Eat Pray Love: A Book That Spans The Test Of Time

In the 10+ years since its publication, a lot has been said about this book. Millions have been inspired by it, and Time described it as "an engaging, intelligent, and highly entertaining memoir." I wanted to write a review of it anyway because after reading it over Christmas break I still think about it, and because it would be a great addition to a summer reading list.

The memoir follows Elizabeth Gilbert who, after an ugly divorce fraught with emotional and financial cost, sets out on a journey to rediscover her self under the influence of three different cultures that the book sections are divided into: Italy and pleasure, India and spirituality, Bali and balance.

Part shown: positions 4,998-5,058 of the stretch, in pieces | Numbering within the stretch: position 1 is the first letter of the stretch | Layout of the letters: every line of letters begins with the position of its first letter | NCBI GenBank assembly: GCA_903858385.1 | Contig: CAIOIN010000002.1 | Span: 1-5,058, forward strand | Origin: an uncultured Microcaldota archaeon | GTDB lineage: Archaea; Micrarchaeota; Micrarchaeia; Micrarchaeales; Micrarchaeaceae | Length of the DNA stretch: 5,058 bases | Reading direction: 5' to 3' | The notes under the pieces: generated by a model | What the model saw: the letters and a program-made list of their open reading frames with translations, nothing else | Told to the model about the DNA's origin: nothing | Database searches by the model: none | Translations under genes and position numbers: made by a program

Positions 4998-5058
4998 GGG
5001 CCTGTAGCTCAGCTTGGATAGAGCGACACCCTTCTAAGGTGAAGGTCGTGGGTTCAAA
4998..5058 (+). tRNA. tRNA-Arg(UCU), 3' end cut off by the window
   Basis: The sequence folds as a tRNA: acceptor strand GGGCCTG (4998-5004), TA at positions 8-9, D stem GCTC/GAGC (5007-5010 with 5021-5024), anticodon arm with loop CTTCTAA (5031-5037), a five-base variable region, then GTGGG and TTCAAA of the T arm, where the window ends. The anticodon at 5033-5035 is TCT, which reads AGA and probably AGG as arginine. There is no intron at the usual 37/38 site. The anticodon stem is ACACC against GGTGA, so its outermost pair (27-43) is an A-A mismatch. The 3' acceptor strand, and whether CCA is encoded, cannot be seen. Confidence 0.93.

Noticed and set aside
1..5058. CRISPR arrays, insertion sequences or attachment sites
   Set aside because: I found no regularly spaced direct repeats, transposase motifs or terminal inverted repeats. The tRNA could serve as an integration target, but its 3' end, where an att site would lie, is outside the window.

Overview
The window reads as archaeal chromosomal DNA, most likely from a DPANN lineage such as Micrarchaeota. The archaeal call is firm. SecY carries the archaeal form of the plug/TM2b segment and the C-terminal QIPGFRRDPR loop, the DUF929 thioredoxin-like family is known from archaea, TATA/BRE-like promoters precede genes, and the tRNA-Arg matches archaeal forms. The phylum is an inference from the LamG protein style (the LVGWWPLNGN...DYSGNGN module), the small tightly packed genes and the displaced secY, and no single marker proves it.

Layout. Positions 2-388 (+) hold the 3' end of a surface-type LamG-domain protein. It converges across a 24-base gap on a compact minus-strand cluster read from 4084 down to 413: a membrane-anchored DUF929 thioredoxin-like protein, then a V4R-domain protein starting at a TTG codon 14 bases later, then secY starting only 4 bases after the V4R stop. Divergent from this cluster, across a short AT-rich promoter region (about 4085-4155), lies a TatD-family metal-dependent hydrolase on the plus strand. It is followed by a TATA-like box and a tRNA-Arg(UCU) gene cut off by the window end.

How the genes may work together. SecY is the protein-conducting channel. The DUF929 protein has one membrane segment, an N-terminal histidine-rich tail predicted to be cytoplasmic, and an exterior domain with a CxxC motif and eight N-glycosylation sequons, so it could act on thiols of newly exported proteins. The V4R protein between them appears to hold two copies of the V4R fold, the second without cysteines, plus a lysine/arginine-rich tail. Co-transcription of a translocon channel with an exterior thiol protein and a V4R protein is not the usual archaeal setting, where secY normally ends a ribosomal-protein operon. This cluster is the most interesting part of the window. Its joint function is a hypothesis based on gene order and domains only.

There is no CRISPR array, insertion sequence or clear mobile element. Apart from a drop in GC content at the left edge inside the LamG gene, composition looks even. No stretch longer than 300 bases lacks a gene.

Gilbert's voice is witty and thoughtful, self-deprecating and self-compassionate. Her writing is down-to-earth and humorous, and above all — honest. The book is packed with tidbits of knowledge and wisdom, from the words of spiritual gurus to how the Italian language was formed. Gilbert's passion for life and love that she fosters throughout her experiences and travels is contagious, and the people she encounters felt real and unique as the book in my hand. The first section of the book touches on what I feel is lacking in the always-busy, always-working American society — the ability to take time to relax and enjoy life's small joys, such as a simple plate of pasta. As I enjoy and practice yoga and meditation, the second section of Gilbert's experience in an Indian Ashram was interesting to me and holds spiritual wisdom and insight valuable to everyone regardless of religious affiliation or lack thereof. As mentioned previously, in the third section Gilbert sought a balance between these aspects of life; this is important because a byproduct of modern American culture is the difficulty to find balance between activities and obligations. Although cheesy at times, this book provides one with an amazing vicarious experience of the struggle to recover self with poise, humor, and (of course) love.

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